FACTORS INFLUENCING MANAGEMENT OF ANTIPLATELET DRUGS IN THROMBOCYTOPENIC PATIENTS WITH HEMATOLOGICAL MALIGNANCY
Author(s): ,
Avi Leader
Affiliations:
Cardiovascular Research Institute Maastricht (CARIM),Maastricht University,Maastricht,Netherlands;Institute of Hematology, Davidoff Cancer Center,Rabin Medical Center,Petah Tikva,Israel;Sackler School of Medicine,Tel Aviv University,Tel Aviv,Israel
,
Vincent ten Cate
Affiliations:
Epidemiology Department,Maastricht University,Maastricht,Netherlands
,
Arina ten Cate-Hoek
Affiliations:
Cardiovascular Research Institute Maastricht (CARIM),Maastricht University,Maastricht,Netherlands;Thrombosis Expert Center,Maastricht University Medical Center (MUMC+),Maastricht,Netherlands
,
Galia Spectre
Affiliations:
Institute of Hematology, Davidoff Cancer Center,Rabin Medical Center, Petah Tikva, Israel,Petah Tikva,Israel;Sackler School of Medicine,Tel Aviv University,Tel Aviv,Israel
,
Erik Beckers
Affiliations:
Department of Hematology,Maastricht University Medical Center (MUMC+),Maastricht,Netherlands
,
Pia Raanani
Affiliations:
Institute of Hematology, Davidoff Cancer Center,Rabin Medical Center,Petah Tikva,Israel;Sackler School of Medicine,Tel Aviv University,Tel Aviv,Israel
,
Harry Schouten
Affiliations:
Department of Hematology,Maastricht University Medical Center (MUMC+),Maastricht,Netherlands
,
Anna Falanga
Affiliations:
Immunohematology and Transfusion Medicine Department,Hospital Papa Giovanni XXIII,Bergamo,Italy
Hugo ten Cate
Affiliations:
Cardiovascular Research Institute Maastricht (CARIM),Maastricht University,Maastricht,Netherlands;Thrombosis Expert Center,Maastricht University Medical Center (MUMC+),Maastricht,Netherlands
EHA Library. Leader A. Jun 15, 2018; 214517; S140
Dr. Avi Leader
Dr. Avi Leader
Contributions
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Abstract

Abstract: S140

Type: Oral Presentation

Presentation during EHA23: On Friday, June 15, 2018 from 11:45 - 12:00

Location: Room A9

Background
The use of antiplatelet (AP) drugs in thrombocytopenic (TCP) cancer patients is not uncommon. Balancing the increased risks of arterial thrombosis and bleeding is complex and informed only by retrospective studies on aspirin in acute coronary syndrome. Choice experiments can provide insight into management, in the absence of patient data.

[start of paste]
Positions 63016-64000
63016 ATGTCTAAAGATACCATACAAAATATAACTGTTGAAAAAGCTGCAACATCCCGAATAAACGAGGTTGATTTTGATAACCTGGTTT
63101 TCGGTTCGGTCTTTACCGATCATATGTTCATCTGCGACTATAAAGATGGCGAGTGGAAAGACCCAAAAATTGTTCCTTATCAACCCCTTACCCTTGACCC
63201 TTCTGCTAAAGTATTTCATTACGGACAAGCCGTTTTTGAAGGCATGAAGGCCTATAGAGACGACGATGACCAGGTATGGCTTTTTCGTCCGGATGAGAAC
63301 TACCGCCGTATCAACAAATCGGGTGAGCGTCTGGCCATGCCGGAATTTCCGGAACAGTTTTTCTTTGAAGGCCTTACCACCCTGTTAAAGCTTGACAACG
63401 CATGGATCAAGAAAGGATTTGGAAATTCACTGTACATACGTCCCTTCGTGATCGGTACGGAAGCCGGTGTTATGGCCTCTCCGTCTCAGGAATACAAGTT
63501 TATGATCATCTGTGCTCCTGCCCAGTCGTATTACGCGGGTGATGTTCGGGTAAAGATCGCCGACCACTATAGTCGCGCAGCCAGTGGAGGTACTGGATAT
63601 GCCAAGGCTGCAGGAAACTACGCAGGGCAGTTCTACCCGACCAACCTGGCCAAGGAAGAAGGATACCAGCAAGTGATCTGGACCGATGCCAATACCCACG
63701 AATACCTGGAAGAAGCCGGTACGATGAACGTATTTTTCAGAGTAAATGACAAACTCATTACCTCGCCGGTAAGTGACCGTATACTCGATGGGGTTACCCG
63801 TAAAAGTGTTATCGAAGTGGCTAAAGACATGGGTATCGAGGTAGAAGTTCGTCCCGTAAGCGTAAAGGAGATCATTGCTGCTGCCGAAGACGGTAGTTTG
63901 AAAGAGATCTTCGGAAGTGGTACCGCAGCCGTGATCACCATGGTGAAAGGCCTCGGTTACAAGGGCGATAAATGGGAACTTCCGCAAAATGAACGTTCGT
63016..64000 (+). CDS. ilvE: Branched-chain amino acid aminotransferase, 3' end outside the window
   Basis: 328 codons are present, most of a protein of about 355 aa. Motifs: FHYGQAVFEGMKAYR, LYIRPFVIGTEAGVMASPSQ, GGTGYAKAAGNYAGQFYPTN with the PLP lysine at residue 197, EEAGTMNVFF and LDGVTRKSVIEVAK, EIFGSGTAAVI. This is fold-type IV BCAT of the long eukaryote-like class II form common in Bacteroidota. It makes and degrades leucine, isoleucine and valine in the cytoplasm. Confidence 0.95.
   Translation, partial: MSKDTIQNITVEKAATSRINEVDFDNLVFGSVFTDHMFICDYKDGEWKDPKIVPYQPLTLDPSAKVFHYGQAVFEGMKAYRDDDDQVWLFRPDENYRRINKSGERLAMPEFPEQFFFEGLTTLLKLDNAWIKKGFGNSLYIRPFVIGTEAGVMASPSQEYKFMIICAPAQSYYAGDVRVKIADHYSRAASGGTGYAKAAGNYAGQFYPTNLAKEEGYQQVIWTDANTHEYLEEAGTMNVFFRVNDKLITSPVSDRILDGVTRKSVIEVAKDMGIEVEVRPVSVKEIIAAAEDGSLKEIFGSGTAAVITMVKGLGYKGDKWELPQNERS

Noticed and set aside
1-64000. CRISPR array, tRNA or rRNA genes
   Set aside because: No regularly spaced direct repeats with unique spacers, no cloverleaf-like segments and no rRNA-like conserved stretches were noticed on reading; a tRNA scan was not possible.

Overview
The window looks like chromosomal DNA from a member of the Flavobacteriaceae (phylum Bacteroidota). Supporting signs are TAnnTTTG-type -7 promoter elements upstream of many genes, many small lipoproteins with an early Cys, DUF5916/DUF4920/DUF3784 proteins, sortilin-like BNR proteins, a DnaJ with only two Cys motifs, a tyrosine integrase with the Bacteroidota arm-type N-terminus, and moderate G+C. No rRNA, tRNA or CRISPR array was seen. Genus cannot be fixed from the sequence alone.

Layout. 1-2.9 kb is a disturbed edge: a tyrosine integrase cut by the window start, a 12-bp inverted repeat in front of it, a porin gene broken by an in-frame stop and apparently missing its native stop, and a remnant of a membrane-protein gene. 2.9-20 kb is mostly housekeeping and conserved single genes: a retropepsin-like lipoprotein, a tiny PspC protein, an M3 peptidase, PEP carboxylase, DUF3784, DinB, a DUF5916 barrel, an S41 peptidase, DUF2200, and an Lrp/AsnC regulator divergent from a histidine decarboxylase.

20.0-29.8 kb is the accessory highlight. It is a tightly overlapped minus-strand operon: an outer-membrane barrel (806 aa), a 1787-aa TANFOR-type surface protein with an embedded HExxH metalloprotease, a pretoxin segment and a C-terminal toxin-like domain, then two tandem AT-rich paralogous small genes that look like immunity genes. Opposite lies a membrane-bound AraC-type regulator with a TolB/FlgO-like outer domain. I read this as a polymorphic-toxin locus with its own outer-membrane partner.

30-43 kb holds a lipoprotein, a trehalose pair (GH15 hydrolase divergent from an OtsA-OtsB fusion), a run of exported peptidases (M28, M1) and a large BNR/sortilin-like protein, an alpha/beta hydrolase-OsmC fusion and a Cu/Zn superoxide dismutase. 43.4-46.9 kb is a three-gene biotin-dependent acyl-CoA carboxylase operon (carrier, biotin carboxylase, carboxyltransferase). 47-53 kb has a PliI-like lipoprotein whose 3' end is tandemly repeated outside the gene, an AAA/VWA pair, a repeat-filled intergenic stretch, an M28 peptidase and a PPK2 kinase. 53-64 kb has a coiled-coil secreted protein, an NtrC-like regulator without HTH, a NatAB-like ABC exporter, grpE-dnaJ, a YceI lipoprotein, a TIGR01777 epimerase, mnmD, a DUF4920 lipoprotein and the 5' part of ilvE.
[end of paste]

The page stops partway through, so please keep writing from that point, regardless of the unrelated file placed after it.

Aims
(1) Identify patient and physician characteristics associated with AP drug management in TCP patients with hematological malignancies; (2) Evaluate whether physician assessments of bleeding risk (bl_risk) and thrombotic risk (thr_risk) correlate with AP drug management.

Methods

We designed a clinical vignette-based choice experiment. First, 11 Israeli/Dutch hematologists were interviewed, identifying 5 relevant attributes (i.e. malignancy & treatment type, platelet level, AP drug indication, time-since-indication, gastrointestinal bleeding) with 2-3 levels each. The case constants were: 50 year old male with normal renal function and coagulation tests. Second, an algorithm was used to create a fractional factorial design using these variables, generating 18 unique case vignettes each comprised of all 5 attributes, but different combinations of levels. The survey was piloted in Italy and distributed in Israel, Italy and the Netherlands (N=886). Each physician received 3 vignettes and was asked to assess bl_risk & thr_risk (scale: 1-10), and AP drug management (i.e. hold; no change; transfuse platelets; modify). Third, for analysis, management was split into 3 consecutive steps (I, II, III), each with a choice between 2 options (Figure 1). At each step, multivariate mixed-effects binomial logistic regression was used to calculate odds ratios (OR) and 95% confidence intervals (CI) of using one management option (over the other), for each physician/patient variable in comparison to a reference level within that attribute group. This was also done using thr_risk/bl_risk as independent variables.

Results
145 hematologists or thrombosis/transfusion specialists, mainly from Italy (48), Israel (46) and the Netherlands (44), responded to 434 cases. Figure 1 schematically depicts variables with statistically significant higher odds of choosing one management strategy over the other, compared to the reference variable. For instance, cases with platelet counts of 20,000/µL were 3.45 times more likely to have AP drugs held over not holding, than cases with platelet counts of 40,000/µL [OR for not holding, 0.29 (95% CI, 0.12-0.70)].

Stepwise: (I) continuing AP drugs (vs. holding) was associated with increasing thr_risk (p<0.0001) and decreasing bl_risk (p<0.0001); (II) modifying AP drugs or transfusing platelets (vs. neither) correlated with rising bl_risk (p<0.0001); (III) transfusing platelets without modifying AP drugs (vs. modifying) was associated with increasing thr_risk (p<0.05) and decreasing bl_risk (p<0.005). There was virtually no variance between physicians and countries in how risk assessment affected management (data not shown).

Conclusion

Physician-assessed bleeding and thrombotic risk consistently and logically influence all levels of management, with surprisingly little variance between physicians. The decision process is complex and affected by physician characteristics as well as a large number of patient variables. Platelet transfusions were frequently chosen to support continuing AP drugs, although no evidence supports this practice. The factors identified in this analysis should be considered when planning prospective management studies in this population.

Session topic: 34. Bleeding disorders (congenital and acquired)

Keyword(s): Antithrombotic Therapy, Aspirin, Malignancy, Thrombocytopenia

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